If dreams are the royal road to the unconscious, as Freud claimed, then that route may be a highway full of tortuous twists and turns—leading nowhere. But it affords some spectacular vistas along the way.
By turns, dreams have been deemed prophecies of the future, full of meaning—if only someone could figure out what it is—or the effluence of nerve cells randomly unwinding from a busy day. Once considered a hallmark of the periodic surges of brain activity known as rapid-eye-movement sleep, dreaming now seems somewhat less bundled up; at least 25 percent of dreams are scattered through other parts of the night. Dreaming has been seen as critical for learning, or at least important for solving problems—or as nice but unnecessary. It's an emblem of mental illness—or a safety shield deflecting it.
The newest switchback on dreams comes from South African neuroscientist Mark Solms. Maybe, says Solms, we've been confusing cause and effect. Dreams, he suggests, are not a by-product of sleep, as has been assumed all along. Dreaming may be what allows us to sleep in the first place.
"Dreams protect sleep, " Solms says. They furnish an ersatz world to keep the brain temporarily occupied in its unyielding quest for activity. His iconoclastic view of dreams springs from emerging evidence that REM sleep and dreaming are not synonymous, and that the brain mechanisms involved in REM sleep may be entirely different from those involved in dreaming. Dreaming, in fact, is now thought to recruit areas of the brain involved in higher mental functions.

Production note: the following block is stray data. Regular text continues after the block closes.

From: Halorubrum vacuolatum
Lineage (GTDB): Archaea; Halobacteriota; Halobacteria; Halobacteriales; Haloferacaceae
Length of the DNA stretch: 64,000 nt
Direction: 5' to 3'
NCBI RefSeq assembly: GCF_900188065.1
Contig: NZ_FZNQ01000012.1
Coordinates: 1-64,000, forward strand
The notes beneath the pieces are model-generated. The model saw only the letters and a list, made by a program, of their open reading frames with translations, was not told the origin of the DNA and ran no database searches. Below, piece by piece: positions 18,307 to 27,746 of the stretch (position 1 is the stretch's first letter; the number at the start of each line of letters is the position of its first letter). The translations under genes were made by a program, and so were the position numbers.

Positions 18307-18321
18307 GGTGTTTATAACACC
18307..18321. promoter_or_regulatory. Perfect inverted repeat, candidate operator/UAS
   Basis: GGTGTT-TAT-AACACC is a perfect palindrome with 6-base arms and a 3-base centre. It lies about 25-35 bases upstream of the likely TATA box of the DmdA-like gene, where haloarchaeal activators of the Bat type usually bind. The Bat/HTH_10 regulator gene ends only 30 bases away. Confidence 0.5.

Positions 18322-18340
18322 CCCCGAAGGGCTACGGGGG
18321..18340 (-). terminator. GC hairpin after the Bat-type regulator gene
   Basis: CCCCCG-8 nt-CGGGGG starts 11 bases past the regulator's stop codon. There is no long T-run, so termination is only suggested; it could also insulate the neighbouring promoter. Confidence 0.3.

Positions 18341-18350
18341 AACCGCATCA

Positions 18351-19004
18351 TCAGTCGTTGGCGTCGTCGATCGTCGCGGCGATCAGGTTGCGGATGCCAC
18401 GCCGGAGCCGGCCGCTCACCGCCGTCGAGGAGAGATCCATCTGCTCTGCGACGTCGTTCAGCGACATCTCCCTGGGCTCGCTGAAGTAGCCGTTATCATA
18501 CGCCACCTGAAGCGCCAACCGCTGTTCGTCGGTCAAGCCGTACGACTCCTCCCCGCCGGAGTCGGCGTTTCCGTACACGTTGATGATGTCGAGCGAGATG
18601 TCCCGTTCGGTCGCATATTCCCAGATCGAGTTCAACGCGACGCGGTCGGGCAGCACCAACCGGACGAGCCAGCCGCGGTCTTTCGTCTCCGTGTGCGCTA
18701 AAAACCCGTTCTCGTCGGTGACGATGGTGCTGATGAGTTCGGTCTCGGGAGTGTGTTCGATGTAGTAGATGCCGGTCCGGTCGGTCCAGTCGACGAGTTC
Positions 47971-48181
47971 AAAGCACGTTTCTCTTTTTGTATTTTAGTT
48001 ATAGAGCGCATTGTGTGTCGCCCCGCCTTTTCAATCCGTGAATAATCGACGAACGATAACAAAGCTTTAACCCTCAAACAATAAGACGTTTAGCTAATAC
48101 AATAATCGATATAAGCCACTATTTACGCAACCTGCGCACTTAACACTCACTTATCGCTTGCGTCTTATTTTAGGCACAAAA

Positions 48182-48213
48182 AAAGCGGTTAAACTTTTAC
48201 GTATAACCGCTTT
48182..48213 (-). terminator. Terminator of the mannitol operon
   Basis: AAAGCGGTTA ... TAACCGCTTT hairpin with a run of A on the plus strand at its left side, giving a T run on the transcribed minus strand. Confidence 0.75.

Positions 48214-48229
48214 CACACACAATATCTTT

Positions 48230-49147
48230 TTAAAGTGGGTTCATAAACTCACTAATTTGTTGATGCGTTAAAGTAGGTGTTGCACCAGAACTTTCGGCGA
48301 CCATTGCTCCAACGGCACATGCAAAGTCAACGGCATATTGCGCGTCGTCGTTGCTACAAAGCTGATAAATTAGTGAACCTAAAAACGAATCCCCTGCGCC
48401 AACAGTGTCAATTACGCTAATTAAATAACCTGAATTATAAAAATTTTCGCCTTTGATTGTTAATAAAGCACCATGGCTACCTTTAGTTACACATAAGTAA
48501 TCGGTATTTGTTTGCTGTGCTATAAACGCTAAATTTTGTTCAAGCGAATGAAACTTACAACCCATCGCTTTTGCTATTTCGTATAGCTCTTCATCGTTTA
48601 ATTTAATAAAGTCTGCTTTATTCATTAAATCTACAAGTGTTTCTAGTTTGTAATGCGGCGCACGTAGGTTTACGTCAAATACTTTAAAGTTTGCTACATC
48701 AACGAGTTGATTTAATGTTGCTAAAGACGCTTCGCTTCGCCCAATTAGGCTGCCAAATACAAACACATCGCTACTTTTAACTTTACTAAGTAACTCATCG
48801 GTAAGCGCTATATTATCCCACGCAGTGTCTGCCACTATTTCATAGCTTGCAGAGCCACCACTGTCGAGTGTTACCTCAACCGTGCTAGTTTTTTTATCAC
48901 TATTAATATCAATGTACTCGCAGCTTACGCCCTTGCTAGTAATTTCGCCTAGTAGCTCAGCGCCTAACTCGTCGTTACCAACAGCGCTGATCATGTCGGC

In other words, dreaming does for the brain what Saturday-morning cartoons do for the kids: It keeps them sufficiently entertained so that the serious players in the household can get needed recovery time. Without such diversion, the brain would be urging us up and out into the world to keep it fully engaged.
"Dreams are a delusional hallucinatory state" driven by activation of the brain's basic motivational system, Solms told a gathering of scientists in New York City. And like delusions, they appear to be stoked by an abundance of the neurotransmitter dopamine.
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